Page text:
Mysterious departure of Georgia doctor explained in Wyoming courtroom

Mum was the word when obstetrician Paul Harnetty lost his privileges at Warner Robins-area hospitals in 2010 and was "disassociated" from his medical group. Patients were left in the dark -- some women didn't find out he couldn't deliver their babies until they showed up at hospitals in labor.

The Georgia Composite Medical Board didn't shed light on what happened. By its public accounting, Harnetty had an unblemished record. So when he departed for Wyoming, in 2012 he apparently quickly got a license to practice.

A criminal court case in that state has finally offered explanations for Harnetty's departure from Georgia.

Harnetty is about to stand trial for sexual assault of Wyoming patients. In a pre-trial ruling, a judge said jurors will not be allowed to hear information about a range of misconduct because it would prejudice a jury. The evidence included details of a 22-month Georgia medical board investigation of Harnetty, allegations that he sexually harassed nurses at a Georgia hospital, and information that he had to do medical residencies in multiple places due to improprieties relating to females, the Casper Star-Tribune is reporting.

The judge also barred the jury from hearing allegations that he sexually assaulted a child decades ago, a case for which he was never charged.

The judge allowed some uncharged evidence to be presented at trial, including allegations that he sexually propositioned a patient and had sex with a patient and her husband, the newspaper report says.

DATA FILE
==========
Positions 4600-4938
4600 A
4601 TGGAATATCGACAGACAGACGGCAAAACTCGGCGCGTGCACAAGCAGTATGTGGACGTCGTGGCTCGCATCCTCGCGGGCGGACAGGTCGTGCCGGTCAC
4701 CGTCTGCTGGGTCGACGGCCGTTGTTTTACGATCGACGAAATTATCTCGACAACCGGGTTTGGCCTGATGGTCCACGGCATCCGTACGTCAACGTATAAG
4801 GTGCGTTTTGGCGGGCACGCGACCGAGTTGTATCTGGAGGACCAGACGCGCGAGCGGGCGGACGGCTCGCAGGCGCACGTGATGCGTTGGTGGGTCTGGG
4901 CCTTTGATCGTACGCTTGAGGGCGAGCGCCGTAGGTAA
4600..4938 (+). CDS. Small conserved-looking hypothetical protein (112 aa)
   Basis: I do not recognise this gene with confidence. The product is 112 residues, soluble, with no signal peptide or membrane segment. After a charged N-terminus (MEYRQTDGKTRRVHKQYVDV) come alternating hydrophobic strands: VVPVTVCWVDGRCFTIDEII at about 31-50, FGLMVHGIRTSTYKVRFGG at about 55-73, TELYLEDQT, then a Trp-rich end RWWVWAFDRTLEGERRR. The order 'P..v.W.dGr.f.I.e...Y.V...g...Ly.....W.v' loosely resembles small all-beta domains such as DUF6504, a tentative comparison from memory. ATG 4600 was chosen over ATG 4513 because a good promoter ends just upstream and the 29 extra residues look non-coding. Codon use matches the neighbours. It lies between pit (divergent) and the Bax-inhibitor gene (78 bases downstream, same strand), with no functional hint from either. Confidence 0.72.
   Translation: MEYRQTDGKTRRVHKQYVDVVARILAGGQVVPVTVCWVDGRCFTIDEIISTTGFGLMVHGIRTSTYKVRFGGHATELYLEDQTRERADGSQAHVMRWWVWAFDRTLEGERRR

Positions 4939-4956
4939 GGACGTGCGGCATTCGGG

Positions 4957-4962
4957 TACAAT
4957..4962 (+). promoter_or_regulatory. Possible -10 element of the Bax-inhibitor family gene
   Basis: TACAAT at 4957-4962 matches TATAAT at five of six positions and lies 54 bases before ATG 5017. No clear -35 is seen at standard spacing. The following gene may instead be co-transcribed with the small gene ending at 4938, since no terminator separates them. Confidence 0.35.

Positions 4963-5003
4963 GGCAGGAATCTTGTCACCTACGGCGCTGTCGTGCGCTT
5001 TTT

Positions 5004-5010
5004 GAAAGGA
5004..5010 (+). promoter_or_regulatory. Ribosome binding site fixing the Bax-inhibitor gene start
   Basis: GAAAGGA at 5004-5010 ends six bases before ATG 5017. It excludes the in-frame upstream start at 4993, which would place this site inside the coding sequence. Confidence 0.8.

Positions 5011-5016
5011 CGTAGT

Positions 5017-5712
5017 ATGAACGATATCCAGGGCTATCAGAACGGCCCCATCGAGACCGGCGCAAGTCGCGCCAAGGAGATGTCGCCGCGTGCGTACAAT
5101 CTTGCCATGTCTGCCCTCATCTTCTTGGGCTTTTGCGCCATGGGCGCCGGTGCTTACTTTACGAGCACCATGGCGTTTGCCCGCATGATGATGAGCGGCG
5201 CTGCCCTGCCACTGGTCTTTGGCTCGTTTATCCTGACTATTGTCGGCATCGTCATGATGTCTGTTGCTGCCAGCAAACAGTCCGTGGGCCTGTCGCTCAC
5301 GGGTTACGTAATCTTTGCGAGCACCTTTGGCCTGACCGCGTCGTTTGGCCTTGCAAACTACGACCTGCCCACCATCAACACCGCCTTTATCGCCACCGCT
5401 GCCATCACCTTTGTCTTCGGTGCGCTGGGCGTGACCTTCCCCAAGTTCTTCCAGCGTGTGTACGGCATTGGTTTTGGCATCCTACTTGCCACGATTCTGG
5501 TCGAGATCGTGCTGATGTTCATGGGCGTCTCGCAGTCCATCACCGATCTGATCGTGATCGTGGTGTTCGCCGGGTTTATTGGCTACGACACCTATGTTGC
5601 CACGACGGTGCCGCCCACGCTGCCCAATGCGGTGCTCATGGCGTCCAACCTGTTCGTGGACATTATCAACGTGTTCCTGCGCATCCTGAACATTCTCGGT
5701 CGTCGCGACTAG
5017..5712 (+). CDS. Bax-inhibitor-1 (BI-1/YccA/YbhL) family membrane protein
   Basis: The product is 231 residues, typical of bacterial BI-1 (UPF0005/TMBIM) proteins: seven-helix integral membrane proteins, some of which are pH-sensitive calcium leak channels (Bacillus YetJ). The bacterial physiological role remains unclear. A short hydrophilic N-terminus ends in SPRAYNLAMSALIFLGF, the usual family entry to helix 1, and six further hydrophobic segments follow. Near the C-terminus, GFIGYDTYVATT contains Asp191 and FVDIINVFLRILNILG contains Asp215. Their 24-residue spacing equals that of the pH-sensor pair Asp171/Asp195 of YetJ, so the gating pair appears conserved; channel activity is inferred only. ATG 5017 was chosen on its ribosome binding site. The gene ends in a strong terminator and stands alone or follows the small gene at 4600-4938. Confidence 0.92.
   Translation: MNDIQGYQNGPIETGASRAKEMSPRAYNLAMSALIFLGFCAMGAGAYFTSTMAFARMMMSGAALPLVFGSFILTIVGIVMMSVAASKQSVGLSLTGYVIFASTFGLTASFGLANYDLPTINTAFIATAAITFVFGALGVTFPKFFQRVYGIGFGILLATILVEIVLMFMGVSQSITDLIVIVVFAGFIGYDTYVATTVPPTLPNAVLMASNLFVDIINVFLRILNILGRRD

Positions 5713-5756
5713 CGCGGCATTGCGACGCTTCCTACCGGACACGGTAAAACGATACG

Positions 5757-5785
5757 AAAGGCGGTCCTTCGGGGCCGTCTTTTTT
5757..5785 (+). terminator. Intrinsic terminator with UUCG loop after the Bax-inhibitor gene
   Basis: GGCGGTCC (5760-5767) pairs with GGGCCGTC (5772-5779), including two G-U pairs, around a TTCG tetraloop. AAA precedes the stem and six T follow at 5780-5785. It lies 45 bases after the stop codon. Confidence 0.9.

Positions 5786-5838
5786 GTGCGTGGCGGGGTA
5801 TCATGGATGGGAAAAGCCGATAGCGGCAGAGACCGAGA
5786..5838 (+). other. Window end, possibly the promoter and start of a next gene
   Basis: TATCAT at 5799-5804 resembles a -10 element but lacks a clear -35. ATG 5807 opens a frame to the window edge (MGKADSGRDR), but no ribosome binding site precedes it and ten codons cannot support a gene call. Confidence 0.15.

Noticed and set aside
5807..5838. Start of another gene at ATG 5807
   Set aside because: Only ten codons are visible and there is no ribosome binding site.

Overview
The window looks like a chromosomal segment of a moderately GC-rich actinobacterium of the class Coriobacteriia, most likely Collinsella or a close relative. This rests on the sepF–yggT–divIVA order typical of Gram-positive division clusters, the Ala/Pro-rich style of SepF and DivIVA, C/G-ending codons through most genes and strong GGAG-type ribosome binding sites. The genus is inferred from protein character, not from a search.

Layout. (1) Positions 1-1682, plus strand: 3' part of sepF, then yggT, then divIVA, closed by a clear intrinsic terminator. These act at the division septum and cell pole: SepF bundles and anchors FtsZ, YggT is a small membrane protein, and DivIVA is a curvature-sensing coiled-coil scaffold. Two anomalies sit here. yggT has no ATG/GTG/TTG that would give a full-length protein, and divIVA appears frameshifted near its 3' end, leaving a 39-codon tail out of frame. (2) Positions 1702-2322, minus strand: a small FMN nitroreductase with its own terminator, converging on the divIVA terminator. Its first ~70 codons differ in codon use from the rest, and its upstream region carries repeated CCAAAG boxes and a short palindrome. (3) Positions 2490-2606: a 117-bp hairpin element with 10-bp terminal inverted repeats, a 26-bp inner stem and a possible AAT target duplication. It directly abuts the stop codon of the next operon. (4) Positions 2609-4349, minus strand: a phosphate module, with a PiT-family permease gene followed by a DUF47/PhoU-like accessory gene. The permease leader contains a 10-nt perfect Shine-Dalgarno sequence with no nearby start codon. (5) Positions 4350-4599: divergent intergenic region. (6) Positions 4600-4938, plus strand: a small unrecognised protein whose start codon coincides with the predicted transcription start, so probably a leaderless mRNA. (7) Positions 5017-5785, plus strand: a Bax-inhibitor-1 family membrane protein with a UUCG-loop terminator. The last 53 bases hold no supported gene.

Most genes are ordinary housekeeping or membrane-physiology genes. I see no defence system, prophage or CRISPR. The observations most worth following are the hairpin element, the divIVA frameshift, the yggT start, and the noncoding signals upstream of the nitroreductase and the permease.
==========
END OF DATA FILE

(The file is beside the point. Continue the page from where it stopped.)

Questions still remain about Harnetty's time in Georgia. What was the result of the board's 22-month investigation of him? Did the board issue a private order? Or did it drop the case when he moved to another state? Did any patients here complain about sexual misconduct?

The Georgia board website now shows that Harnetty's license has lapsed but that he had no public disciplinary orders. The board doesn't comment on the cases of individual doctors.

In its national investigation, the AJC found that many of the nation’s medical boards shield doctors accused of sexual abuse.

Of note, the Wyoming board also had nothing bad to say about him in October 2016, when he gave up his license in exchange for that board dropping its investigation. Its website says only this: "Dr. Harnetty requested the Board accept his request of a voluntary relinquishment in lieu of continuing with an investigation against him for wrongful practice. On October 7, 2016, the Board accepted the voluntary relinquishment."

As early as 2015, Wyoming patients had gone to police to report that he had sexually violated them. He was arrested in January 2017.

Of note, the public may never have learned about the Georgia board investigation were it not for efforts by news organizations in Wyoming. Harnetty's defense attorneys tried to close the pre-trial hearing in which the Georgia allegations against the doctor were revealed. But an attorney for the company that owns the Casper Star-Tribune argued that the public and media should not be excluded, and the judge's ruling kept the hearing open. More details about the allegations are here:

Read the AJC's project here:

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About the Author

Lois Norder
Lois Norder
Norder leads a team of investigative journalists